“That the principle which regulates the existing social relations between the two sexes — the legal subordination of one sex to the other — is wrong in itself, and now one of the chief hindrances to human improvement; and that it ought to be replaced by a principle of perfect equality, admitting no power or privilege on the one side, nor disability on the other.”

Feminist activist and writer, Gloria Steinem, says a feminist is “anyone who recognizes the equality and full humanity of women and men.” Contrary to its detractors, it’s not fundamentally about hating men or advocating matriarchy (though there are definitely people who identify as feminists who say such things). The chief driver of feminism is the recognition of societal inequalities of power and advocating equal authority between the sexes.

Libertarianism, too, is concerned with equality, not of wealth, or outcome, or even opportunity, but of authority. The equality of authority position can be traced back through Rothbard’s non-aggression principle, to Spencer’s law of equal liberty, to Locke’s natural rights.

In The Second Treatise of Government, Locke argues equality is a condition,

“Wherein all the power and jurisdiction is reciprocal, no one having more than another, there being nothing more evident than that creatures of the same species and rank, promiscuously born to all the same advantages of nature, and the use of the same faculties, should also be equal one amongst another, without subordination or subjection.”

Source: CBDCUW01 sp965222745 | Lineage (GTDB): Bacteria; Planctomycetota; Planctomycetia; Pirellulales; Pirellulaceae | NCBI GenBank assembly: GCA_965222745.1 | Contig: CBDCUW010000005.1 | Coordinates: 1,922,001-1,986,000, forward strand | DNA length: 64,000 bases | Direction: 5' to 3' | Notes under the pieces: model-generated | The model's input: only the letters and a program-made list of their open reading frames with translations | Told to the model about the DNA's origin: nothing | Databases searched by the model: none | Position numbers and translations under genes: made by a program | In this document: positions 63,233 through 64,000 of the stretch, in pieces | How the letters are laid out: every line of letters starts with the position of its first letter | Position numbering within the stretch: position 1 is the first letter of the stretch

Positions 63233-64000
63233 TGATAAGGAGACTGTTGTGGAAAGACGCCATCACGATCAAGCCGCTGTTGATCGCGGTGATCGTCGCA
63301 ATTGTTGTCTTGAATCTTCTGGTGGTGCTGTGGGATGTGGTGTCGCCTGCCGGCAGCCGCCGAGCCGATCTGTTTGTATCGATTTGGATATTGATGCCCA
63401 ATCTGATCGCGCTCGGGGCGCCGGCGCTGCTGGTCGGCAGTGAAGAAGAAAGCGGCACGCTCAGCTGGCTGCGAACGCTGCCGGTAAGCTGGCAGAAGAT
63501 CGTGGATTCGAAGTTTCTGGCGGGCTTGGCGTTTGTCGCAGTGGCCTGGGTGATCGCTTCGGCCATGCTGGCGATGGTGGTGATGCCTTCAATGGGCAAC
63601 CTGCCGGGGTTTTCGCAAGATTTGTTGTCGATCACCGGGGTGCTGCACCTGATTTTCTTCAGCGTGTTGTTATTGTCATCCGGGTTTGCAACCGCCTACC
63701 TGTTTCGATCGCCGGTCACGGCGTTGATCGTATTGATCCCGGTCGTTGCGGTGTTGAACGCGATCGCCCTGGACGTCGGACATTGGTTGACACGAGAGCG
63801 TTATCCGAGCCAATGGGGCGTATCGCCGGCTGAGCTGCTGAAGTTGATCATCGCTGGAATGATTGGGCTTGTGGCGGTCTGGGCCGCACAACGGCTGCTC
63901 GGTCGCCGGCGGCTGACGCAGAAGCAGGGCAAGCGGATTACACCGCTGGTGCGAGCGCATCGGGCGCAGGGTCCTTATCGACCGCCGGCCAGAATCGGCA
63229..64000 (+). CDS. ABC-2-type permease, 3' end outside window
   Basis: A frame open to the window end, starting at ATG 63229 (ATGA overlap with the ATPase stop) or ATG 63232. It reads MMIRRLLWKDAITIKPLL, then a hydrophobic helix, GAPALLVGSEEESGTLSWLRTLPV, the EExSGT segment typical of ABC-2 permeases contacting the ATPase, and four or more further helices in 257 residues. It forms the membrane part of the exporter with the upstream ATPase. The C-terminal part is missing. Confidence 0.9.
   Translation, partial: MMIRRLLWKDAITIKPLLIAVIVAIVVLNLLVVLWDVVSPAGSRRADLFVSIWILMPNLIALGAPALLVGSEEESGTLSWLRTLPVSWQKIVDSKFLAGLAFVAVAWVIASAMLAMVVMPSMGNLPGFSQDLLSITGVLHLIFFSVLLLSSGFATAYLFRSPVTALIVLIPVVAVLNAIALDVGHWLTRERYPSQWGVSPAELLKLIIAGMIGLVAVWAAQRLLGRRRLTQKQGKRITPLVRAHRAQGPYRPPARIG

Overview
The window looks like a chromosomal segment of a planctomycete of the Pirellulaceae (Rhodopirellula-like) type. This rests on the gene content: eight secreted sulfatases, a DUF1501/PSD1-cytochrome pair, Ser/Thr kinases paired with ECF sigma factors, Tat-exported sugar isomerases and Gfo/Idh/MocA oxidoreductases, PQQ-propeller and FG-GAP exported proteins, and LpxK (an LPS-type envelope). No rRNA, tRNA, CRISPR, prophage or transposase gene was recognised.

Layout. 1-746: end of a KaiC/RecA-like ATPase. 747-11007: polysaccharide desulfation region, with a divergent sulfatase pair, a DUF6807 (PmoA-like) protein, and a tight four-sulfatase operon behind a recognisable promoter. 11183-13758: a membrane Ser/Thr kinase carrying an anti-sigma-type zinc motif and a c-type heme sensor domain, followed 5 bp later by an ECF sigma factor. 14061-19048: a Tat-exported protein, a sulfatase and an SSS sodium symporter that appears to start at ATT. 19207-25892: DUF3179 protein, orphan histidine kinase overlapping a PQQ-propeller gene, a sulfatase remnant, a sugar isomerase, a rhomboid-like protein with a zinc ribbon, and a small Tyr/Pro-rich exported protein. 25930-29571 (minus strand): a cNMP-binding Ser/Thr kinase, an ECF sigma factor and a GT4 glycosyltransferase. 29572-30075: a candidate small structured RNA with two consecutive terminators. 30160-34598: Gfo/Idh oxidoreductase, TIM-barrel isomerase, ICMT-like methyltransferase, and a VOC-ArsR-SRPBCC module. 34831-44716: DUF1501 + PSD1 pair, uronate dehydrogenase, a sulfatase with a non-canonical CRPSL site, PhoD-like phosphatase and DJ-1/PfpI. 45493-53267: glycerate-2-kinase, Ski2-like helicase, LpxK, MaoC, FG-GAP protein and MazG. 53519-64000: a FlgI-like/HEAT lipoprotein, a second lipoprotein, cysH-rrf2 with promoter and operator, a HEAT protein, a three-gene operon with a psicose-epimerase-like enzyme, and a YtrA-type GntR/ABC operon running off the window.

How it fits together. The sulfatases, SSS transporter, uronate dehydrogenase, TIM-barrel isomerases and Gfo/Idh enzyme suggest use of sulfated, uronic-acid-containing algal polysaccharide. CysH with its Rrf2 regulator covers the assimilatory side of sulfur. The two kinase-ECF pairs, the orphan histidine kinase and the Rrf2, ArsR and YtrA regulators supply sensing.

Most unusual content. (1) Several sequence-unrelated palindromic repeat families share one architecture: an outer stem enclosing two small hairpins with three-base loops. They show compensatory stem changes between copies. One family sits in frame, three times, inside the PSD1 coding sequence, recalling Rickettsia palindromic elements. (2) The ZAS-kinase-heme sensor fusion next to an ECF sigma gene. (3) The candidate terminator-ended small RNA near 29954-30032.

With the understanding that libertarianism is about equality of authority, feminism becomes merely a subset of libertarianism. It’s about applying libertarian analysis of  imbalances of power and authority to gender; the lens of liberty. While many feminists are unknowingly applying libertarian principles, unfortunately, many feminists don’t agree or don’t understand other libertarian ideas about economics or government.

Actually, libertarian ideas are of great value to feminists. Journalist Moriah Costa agues,

“As individualists, we hold something of great potential value to those who seek gender equality. We can offer an ethical framework of dignity and innate human value… whether as a libertarian you are on the right or the left, thick or thin, you are already a feminist. At its core, feminism is not about women getting special privileges. It is about men and women being respected equally.”

Second wave libertarianism – the new libertarianism – is, as it turns out, not so new at all. It is merely a rediscovery of libertarian insights from the 19th century. It is a synthesis of ideas and approaches from 19th, 20th, and 21st century figures, and from libertarian figures and feminist figures alike.

Understanding feminism as a subset or application of libertarianism more generally will be a key aspect of millennial libertarianism moving forward and it will be especially crucial in both smashing the state and the patriarchy.